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Supporting Investment in Knowledge Capital, Growth and Innovation

image of Supporting Investment in Knowledge Capital, Growth and Innovation

Knowledge-based capital (KBC) results from business investment in non-physical assets such as R&D, data, software, patents, new business models, organizational processes, firm-specific skills and designs. This publication brings together the results of a two-year programme of work at the OECD on New Sources of Growth and the role of Knowledge-based Capital (NSG-KBC). This work shows that business investment in KBC is a key to future productivity growth and living standards. In many countries, business investment in KBC has increased faster than - and in some countries significantly exceeds - investment in physical capital (like machinery). To promote long-term growth and the jobs of tomorrow, governments must ensure that framework conditions, institutions and policies facilitate business investment in KBC. Emerging economies are also making concerted efforts to help their businesses accumulate KBC. This book sets out policy analyses and recommendations in the fields of: innovation; taxation; entrepreneurship and business development; corporate reporting; big data; competition and measurement.

English

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Exploring data-driven innovation as a new source of growth: Mapping the policy issues raised by “big data”

Several technological and socioeconomic trends, including the migration of social and economic activities to the Internet, and the falling costs of data collection, transport, storage and analytics, are leading to the generation of huge volumes of data – often referred to as big data. Big data now represents a core economic asset that can create significant competitive advantage for firms and drive innovation and growth. This chapter considers five sectors in which the use of data can stimulate innovation and productivity growth: online advertisement, health care, utilities, logistics and transport, and public administration. Overall, the benefits that big data can create in these sectors include: the development of new data-based goods and services; improved production or delivery processes; improved marketing (by providing targeted advertisements and personalised recommendations); new organisational and management approaches, or significantly improved decision-making within existing practices; and enhanced research and development. Optimal public policy in this sphere has still to be identified. However, it is clear that to unlock the potential of big data, OECD governments need to develop coherent policies and practices for the collection, transport, storage and use of data. Among others, these policies cover issues such as privacy protection, open data access, the supply of skills and infrastructure, and measurement (better capturing the value of data in economic statistics).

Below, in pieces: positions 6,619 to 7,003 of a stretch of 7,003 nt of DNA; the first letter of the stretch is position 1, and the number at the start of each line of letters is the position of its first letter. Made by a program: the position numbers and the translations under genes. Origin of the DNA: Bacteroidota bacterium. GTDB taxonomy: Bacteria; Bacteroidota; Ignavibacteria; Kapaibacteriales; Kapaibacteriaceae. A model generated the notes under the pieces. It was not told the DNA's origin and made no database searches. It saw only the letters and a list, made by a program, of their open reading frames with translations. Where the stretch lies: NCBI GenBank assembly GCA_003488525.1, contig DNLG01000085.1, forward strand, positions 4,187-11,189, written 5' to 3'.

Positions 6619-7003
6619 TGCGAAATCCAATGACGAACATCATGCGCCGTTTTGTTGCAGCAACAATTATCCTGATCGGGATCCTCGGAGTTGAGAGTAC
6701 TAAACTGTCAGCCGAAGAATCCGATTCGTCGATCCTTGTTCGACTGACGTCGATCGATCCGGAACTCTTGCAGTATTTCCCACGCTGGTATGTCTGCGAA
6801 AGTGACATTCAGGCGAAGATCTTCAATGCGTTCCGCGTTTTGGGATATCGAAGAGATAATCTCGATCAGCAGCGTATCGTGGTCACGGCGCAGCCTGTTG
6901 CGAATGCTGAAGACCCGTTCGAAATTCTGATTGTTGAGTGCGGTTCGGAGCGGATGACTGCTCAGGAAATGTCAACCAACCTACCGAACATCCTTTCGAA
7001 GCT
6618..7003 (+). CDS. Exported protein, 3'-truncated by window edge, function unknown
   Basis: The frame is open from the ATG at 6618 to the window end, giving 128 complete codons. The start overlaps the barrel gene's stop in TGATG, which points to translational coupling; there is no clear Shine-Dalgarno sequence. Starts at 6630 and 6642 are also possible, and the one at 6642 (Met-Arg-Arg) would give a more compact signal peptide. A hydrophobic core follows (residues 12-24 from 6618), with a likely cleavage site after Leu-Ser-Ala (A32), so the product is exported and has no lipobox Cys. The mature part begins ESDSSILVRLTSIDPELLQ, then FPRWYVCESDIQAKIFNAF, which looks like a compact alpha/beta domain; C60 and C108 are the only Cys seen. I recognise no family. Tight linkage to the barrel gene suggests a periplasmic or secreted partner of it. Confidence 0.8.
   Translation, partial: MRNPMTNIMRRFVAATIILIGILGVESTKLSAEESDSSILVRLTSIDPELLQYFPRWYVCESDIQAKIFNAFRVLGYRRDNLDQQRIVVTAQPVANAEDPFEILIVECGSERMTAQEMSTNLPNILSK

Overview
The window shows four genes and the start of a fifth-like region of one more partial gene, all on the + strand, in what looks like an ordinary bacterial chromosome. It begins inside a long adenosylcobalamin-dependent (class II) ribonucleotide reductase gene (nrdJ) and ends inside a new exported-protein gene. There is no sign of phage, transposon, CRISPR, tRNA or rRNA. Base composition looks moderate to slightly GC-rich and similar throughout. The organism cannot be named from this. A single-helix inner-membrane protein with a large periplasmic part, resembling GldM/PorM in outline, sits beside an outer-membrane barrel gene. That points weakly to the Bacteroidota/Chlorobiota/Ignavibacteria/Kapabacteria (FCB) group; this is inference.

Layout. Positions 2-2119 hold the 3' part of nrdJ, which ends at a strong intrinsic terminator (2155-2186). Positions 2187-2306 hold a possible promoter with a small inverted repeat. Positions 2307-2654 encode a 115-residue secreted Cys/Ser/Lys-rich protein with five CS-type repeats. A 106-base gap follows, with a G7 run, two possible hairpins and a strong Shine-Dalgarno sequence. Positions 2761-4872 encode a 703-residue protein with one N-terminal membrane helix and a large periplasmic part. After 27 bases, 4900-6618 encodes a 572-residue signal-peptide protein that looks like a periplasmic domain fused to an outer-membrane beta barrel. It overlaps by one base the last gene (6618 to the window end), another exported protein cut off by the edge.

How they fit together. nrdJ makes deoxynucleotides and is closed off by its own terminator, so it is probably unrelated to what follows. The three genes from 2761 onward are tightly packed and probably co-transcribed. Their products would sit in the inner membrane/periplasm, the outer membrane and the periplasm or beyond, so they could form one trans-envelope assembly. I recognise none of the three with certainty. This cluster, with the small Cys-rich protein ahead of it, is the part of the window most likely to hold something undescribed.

English

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